If you are a parent of a food allergic child, you probably already know who Natalie Giorgi was, and every detail surrounding her tragic death July 26th from an allergic reaction to a rice krispie treat. If you don’t know her story, read and watch the news clip here. I won’t go into all the details, as I think watching Natalie’s mother retell her 13-year-old daughter’s death in tearful angst is enough. Enough, I hope, to send ANOTHER wake-up call to anyone out there who questions the seriousness of food allergies.. a wake-up call to well-meaning parents who still insist on fighting food policies in classrooms that keep food allergic children AND teens safe. Accidents can and do happen. And they will continue to happen and innocent children’s lives will be at risk until we can 1. find a cure or 2. successfully advocate and get the message out that food allergies are dangerous and can kill.
Honestly, it’s very difficult for me to even talk about Natalie’s death, and watch her mother’s plea on TV to educate others about how a peanut allergy took her daughter’s life. Because no matter what is said about it, the reality is, this woman’s daughter is gone, forever. She watched her daughter dance. Then she watched her daughter get violently ill. Then gasp for breath. Then she heard her daughter say “I’m sorry” before she ultimately died after three epinephrine injections that were SUPPOSED to save her life, failed. THIS MOTHER WATCHED HER DAUGHTER DIE FROM SOMETHING SHE ATE. Can you imagine? The innocence of a 13-year-old girl just having fun on a camping trip with family and friends, only to end up dying because she took a bite of something that was made with food that could kill her. Can you imagine, just for a moment, what this mother, father, siblings, extended family, and friends are all feeling?¬† I have tried to imagine, and my heart breaks in two. My world would be shattered. Please pray often for this family.
So it’s the end of August, the beginning of the school year for children across the country. It’s a tough time for many parents who are sending their children to school with life-threatening food allergies. They must go in every year to review food policies in classrooms, snack lists, and stock nurse’s medicine cabinets with life-saving medication. They must sign up as the resident “snack mom” and “field trip chaperone” every year, in order to ensure their food allergic child is safe and feeling included in his or her own classroom. They must have meetings with their child’s teachers, principal, and school nurse about policies and (hopefully) Section 504 Plans, all designed to keep their kids safe. They also must endure the stupid and ridiculous comments and rants from some parents who howl at the thought they won’t be able to send in certain foods to class anymore because it’s dangerous for another food allergic child to be around. It’s tough all around. No matter what grade, or what age your child is, you’re always starting from scratch with new teachers, new classes, new everything.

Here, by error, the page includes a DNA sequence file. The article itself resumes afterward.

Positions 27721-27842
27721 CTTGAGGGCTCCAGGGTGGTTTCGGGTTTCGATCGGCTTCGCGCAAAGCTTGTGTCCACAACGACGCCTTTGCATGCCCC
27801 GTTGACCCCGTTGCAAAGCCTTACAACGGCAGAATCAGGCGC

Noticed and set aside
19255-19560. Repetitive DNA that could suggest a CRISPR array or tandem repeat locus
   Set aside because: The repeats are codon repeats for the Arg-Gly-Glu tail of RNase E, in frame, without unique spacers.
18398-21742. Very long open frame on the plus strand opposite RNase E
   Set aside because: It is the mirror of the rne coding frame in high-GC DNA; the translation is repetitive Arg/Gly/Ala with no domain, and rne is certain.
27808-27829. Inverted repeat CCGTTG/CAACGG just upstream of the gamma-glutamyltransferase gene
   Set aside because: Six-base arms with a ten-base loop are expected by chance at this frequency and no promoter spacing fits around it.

I do believe things are shifting in a positive direction. I had the opportunity to attend a summit sponsored (and full disclosure, paid for) by Mylan. This summit was an incredible opportunity to talk about everything related to food allergies with top FA advocates, bloggers and activists. We literally holed up in a room and tweeted live about the latest research, listened to an informative and engaging panel discussion surrounding anaphylaxis and epinephrine access at schools across the country, learned about public policy and legislative updates and also discussed Mylan’s incredibly successful EpiPen4Schools program.
I was truly blown away by the knowledge, passion and purpose displayed by everyone in that room. I am also inspired by the leadership at Mylan. They are committed to the food allergy community through helping schools get access to epinephrine as well as offer a $0-Co-pay Card to help patients get afford up to three EpiPen 2-pack or EpiPen Jr. 2-Pak cartons per prescription. (see here for more information). I am very proud of all their hard work on behalf of food allergy awareness.
Looking forward, there is still much work to be done on behalf of food allergy awareness in our schools and in our communities. With the new school year here, now is the time to schedule a 504 Meeting with your child’s school to determine eligibility. My former state in IL did and EXCEPTIONAL job in creating everything you need to get your school up to speed on food allergy policy including sample 504 Plans, sample classroom letters, sample food free classroom celebration ideas, etc. I am still trying to get my current state of CA to start drafting some of these important protocols, but it’s definitely a work in progress. Follow this link to get you started with the right tools.
Finally, I will be at three events coming up this fall and would love to see you there if you are in the area:
October 12, 2013 Bay Area FARE Walk/Run for Food Allergies in Memory of BJ Hom: I am honored and excited to be a part of this amazing day. I will be selling and signing books and a portion of proceeds will go directly back to FARE.
October 27, 2013 Los Angeles FARE Walk/Run for Food Allergies: SO excited to be back at this walk. We had a blast last year! I will be selling and signing books and donating a portion of proceeds directly back to FARE.
November 2-4, 2013: FABC: Food Allergy Bloggers Conference: This is an inaugural year for the FABC conference and am SO excited to be a part of an amazing group of speakers! Please see the website for ticket information and the schedule.
Enjoy the last days of August!!!! xoxo